October 5,1926-November 3, 2009
Then, when our dying bodies have been transformed into bodies that will never die, this Scripture will be fulfilled: “Death is swallowed up in victory. O death, where is your victory? O death, where is your sting?” For sin is the sting that results in death, and the law gives sin its power. But thank God! He gives us victory over sin and death through our Lord Jesus Christ (1 Corinthians 15:54-57).
I was in Rajahmundry, India on a Wednesday morning, November 4th, when I received the news via e-mail that Susan’s dad, Jesse W. Benton had died the night before. I was shocked and saddened at the news of course, but my mind immediately flashed a scene from the past before me that I would like to relate to you. This is rather personal to me, but I feel compelled to share it. Mr. Benton was 83 years young.
This past July, Susan and I and our kids were coming home from a week of much needed vacation and decided to stop by Mr. Benton’s home to see how he was doing since his health had been declining for some time.
We arrived on a Sunday afternoon, and had rested a bit. I was in their kitchen going into their den when Mr. Benton rolled up to me in his motorized wheelchair. He told me that he would like for me to pray with him, and he had a look of great concern on his face.
I knelt down so we could speak face to face. He said to me, “Mitch, I want you to pray with me so that I will know that God has forgiven all my sins.” He had tears in his eyes. He said, “I know I haven’t always done everything that I should have, and that I’ve failed the Lord at times.” I said, “Mr. Benton, I’ll be glad to pray with you. The Bible says in 1 John 1:9 that if we confess our sins, He is faithful and just to forgive us our sins, and to cleanse us from all unrighteousness. When God forgives, He forgets everything we have ever done wrong, and treats us as though we had never sinned. Isaiah 43:25 says, I even I, am He who blots out your transgressions for mine own sake, and will not remember your sins.”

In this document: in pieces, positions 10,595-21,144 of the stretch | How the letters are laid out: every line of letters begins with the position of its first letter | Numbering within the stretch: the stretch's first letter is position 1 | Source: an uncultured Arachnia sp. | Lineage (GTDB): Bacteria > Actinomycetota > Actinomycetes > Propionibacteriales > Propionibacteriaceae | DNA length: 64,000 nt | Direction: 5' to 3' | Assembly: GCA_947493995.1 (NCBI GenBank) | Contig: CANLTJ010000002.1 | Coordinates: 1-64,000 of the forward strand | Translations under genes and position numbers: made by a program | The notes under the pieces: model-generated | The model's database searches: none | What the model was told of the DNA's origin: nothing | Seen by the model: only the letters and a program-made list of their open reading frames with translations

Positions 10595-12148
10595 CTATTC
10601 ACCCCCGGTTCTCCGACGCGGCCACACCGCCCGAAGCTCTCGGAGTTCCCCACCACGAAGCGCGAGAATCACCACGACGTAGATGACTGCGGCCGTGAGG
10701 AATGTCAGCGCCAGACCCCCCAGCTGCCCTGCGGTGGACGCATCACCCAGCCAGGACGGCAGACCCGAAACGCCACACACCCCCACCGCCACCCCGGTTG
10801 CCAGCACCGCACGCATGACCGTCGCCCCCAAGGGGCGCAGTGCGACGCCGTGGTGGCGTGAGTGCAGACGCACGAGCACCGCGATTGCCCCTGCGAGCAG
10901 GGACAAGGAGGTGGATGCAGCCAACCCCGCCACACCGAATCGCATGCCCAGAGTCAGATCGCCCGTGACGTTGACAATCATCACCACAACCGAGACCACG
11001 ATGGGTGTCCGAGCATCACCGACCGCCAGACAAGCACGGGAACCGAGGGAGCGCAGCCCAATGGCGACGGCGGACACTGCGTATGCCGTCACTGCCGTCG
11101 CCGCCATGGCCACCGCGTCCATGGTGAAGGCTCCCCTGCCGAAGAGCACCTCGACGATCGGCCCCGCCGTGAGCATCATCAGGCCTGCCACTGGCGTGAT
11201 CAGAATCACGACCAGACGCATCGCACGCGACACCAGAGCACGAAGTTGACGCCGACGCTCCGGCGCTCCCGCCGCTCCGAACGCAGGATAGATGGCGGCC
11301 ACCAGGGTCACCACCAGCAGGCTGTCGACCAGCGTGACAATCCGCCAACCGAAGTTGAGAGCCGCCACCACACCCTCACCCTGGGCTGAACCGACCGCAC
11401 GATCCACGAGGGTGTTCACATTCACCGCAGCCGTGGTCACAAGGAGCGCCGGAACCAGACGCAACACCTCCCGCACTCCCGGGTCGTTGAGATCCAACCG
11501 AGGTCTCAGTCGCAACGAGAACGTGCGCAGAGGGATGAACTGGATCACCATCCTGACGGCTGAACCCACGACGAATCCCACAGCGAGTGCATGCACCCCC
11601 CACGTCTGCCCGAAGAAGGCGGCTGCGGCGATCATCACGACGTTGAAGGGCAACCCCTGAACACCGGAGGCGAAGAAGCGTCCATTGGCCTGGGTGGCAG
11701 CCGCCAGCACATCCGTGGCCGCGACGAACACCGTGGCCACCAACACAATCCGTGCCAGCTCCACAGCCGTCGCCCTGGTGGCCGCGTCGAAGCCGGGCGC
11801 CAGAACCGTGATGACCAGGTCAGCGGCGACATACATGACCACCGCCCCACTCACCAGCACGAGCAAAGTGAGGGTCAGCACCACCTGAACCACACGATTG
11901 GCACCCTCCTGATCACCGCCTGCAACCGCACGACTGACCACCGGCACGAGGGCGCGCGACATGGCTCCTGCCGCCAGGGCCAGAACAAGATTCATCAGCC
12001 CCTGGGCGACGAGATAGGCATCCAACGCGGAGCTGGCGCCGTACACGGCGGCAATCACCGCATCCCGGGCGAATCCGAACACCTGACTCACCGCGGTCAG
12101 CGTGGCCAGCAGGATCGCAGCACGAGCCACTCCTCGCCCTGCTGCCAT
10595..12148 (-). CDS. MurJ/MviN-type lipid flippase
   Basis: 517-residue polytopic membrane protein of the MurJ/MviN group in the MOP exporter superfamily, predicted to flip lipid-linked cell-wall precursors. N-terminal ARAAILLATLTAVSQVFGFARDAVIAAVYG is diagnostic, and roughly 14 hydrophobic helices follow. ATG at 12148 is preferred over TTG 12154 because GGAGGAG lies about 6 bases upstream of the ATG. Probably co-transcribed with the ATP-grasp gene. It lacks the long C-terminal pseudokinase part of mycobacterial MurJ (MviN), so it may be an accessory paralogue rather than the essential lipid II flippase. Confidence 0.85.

I asked him if we could pray and he said “yes, please do.” I grabbed his aged hand in mine and asked him to repeat a prayer of confession and repentance of any and every sin of omission and commission that he had ever committed in his entire life. He prayed with me as tears streamed down his face. And suddenly he began to smile and then he began to laugh uncontrollably!
Mr. Benton had been raised in Pentecostal churches, and when he felt the Holy Spirit, he would sometimes begin to laugh. He would call it holy laughter. He laughed and cried tears of joy there for I guess five minutes or so, and I laughed and cried with him.
Fellowship between he and his Heavenly Father had been restored. That night, he had the first night of peaceful, uninterrupted sleep that he had in a long time. His guilty conscience had kept him in a state of unrest and fitfulness. That Sunday night, the peace of God entered his life once again as he received the mercy and grace of God in a fresh way. At times, we all need God’s mercy in this way.
I was visiting with Mr. Benton again this past September. Susan’s mother had left to go to the grocery store to get a few items she needed. Susan was in another room. I was sitting in Mr. Benton’s living room where he was in his bed that been placed there since he was ill. He looked over at me and said something, and I couldn’t understand him.
I went up to his bed and saw a hymn book lying on a nearby table. I asked him, “Mr. Benton, would you like for me to sing some of these hymns to you?” “Yes,” he replied with a smile. I began to sing, How Great Thou Art, and At the Cross. He began to hum the tunes with me as tears rolled down his cheeks. The presence of God filled his living room that day.
I picked up an old Bible that belonged to his family and read to him Psalm 100 and Psalm 23. Again, tears rolled down Mr. Benton’s face as the Holy Spirit witnessed to his heart from the Word. He and I had Pentecost all over again in his living room that Wednesday in September.
When I heard that Mr. Benton’s spirit had been released from his tired, worn body last Tuesday night, I knew that he had experience the fullness of joy, and the pleasures forevermore promised us in Psalm 16:11 when we enter the presence of God. We are not as others which have no hope (1 Thessalonians 4:13).
I look forward to seeing Mr. Jesse Benton again one day. Until then, you and I have a race to run. Let’s give God our best.